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Saturday, August 13, 2016

Embossed Metal Colorized Bracelet

Embossed, formed, riveted, dimpled metal bracelet made by me in class.





Last weekend, I attended a metal bracelet class taught by Dry Gulch Jewelry at the Tulsa Bead Market.  I have been collecting various metalsmithing tools and supplies over the past couple of years with the intent of teaching myself metalsmithing; unfortunately, time, other jewelry projects and life, in general, took precedence.  When I saw the Dry Gulch class advertised, I knew I had to attend. 

The class was taught by a wonderful woman name Catherine.  I have met Catherine and the folks at Dry Gulch Jewelry previously at other craft and bead shows.  The owners consist of three generations of jewelry makers within their family. They are super-nice people, and very helpful.  I can honestly say I have purchased many jewelry making tools and supplies from them during the various shows I have attended.

During class, we had the option of making one of three advertised metal bracelet jewelry designs (as shown below) or we could make something different to suit our own individual tastes.  The first bracelet consisted of metals colored with metal patina paint and sanded to reveal the embossed pattern; the second featured uncolored pieces of copper, nickle and brass; the third consisted of metal pieces painted with acrylic paints.

Three versions of the metal bracelet using the same technique.
I always enjoy coloring my jewelry pieces, as I have shared here, here and here in the past.  For this project, I opted to colorize my pieces with alcohol inks.  As you can see by the before and after pics of my bracelet pieces below, coloring makes a huge difference in how the pieces look.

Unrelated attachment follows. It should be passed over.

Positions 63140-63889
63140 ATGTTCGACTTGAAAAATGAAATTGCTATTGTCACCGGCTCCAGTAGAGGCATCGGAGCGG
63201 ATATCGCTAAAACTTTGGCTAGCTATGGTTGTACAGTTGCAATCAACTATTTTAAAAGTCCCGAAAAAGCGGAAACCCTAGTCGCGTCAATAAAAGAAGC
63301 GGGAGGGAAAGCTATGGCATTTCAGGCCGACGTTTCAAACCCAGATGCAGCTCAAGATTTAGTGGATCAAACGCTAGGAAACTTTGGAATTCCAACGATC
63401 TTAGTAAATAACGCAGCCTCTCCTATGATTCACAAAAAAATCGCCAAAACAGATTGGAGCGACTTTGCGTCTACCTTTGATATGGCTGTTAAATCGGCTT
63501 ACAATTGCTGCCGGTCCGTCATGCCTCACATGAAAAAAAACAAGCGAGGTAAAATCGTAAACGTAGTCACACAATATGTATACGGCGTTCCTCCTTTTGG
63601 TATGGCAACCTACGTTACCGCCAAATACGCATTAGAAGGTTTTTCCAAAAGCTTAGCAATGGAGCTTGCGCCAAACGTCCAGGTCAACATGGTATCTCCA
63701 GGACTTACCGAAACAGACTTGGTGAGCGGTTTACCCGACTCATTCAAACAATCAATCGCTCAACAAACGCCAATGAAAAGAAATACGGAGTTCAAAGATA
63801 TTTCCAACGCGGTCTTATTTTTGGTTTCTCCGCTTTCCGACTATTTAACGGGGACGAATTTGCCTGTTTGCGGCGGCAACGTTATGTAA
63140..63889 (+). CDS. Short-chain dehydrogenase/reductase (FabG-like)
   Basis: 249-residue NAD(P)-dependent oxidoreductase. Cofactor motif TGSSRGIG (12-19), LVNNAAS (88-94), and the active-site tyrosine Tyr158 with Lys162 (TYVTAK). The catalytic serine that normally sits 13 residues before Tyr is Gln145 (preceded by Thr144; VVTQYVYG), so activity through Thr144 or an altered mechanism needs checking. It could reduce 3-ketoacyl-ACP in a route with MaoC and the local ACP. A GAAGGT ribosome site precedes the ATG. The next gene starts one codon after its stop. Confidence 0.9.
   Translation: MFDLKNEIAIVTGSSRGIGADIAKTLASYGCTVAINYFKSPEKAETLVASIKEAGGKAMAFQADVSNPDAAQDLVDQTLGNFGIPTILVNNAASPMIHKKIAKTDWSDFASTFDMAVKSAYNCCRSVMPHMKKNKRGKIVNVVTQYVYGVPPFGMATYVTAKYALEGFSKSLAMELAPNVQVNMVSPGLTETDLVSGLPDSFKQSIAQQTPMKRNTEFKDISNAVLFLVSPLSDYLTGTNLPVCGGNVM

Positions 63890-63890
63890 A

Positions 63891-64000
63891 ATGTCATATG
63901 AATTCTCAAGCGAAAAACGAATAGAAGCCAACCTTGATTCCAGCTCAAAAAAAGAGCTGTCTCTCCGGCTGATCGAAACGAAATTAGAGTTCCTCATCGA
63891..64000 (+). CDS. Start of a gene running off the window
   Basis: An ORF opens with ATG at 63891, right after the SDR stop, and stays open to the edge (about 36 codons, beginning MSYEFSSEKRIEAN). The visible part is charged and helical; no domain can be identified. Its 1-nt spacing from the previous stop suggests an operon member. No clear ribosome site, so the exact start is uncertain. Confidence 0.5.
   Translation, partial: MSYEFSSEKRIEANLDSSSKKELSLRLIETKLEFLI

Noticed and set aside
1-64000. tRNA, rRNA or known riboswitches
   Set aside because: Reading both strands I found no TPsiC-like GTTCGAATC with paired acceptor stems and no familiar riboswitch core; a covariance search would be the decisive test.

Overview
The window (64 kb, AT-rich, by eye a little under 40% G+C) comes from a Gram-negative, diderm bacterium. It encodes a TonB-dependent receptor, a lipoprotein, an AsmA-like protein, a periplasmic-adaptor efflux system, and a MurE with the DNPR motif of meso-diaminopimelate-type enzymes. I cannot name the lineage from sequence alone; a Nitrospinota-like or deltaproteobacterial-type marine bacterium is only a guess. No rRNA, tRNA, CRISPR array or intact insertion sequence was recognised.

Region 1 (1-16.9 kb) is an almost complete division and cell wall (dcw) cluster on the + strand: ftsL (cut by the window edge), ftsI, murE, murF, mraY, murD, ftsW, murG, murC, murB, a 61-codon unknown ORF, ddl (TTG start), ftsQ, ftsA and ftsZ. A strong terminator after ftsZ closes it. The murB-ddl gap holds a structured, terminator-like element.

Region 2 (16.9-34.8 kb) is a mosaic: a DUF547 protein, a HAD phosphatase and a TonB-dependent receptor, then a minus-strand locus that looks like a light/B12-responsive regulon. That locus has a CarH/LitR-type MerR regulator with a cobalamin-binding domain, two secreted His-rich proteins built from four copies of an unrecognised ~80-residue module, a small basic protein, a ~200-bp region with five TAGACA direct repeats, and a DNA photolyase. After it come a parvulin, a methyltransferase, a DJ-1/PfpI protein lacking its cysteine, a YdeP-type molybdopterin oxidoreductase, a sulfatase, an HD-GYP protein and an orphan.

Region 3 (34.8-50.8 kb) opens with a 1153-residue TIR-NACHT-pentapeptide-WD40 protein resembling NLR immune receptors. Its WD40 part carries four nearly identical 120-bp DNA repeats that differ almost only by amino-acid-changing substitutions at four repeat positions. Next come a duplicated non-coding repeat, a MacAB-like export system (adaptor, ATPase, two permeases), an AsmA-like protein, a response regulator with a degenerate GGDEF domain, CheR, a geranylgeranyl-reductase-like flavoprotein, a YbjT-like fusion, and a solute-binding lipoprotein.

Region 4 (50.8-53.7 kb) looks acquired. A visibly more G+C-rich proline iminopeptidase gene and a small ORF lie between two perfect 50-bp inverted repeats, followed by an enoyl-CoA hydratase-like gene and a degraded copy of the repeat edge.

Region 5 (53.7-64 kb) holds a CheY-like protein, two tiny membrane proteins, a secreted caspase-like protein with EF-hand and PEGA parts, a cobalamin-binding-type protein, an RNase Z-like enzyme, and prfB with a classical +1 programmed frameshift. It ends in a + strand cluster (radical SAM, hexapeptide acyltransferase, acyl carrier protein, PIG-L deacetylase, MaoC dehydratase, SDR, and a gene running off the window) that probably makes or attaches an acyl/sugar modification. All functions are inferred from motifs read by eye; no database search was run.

Before - Copper and silver metal bracelet pieces before colorizing.

After - The same metal pieces after coloring them with Vintaj Patina metal paints.

After sanding the pieces, the embossed patterns were revealed, which added extra interest to them.  The sanding really made the pieces "pop."

The focal bracelet pieces after sanding.
Another thing I did to add extra interest to my bracelet was that I added a tiny bit of color to the insides and edges of my "flowers", which consisted of metal discs that were domed, dimpled with dimpling pliers and hole-punched.

Touches of color were added to the "flowers" for added interest.
Needless to say, I was thrilled with my completed bracelet.  It turned out beautifully!

My completed metal bracelet. 

Here is a comparison of my bracelet and another student's bracelet.  Both were made using the Patina metal paints, but they are so very different color-wise.

Bracelets made using Patina metal paints.

Another student opted to leave her bracelet as is, with the natural metal colors being the highlight of the design.

Bracelet using the natural metal colors as a basis for the design.

All in all, I really enjoyed the class and I am looking forward to using some of my newfound skills to come up with some new jewelry items made with metal.  I will share my designs here and also on my Instagram page, so please stay tuned.

My completed bracelet.






3 comments:

Dry Gulch said...

Loved reading your blog! We're so happy you enjoyed our class. We can't wait to have another one. Thank you so much!

Jennifer LaVite said...

Your bracelet turned out beautifully and I really enjoyed reading about the class. I am Catherine's mom - thanks for the lovely compliments. We hope to see you at the next show.

Two Crafty Mules said...


Thank you!!! Your class was amazing! I am definitely planning on attending more in the future! And - yes - I will tell all of my friends in the crafting world about them! :)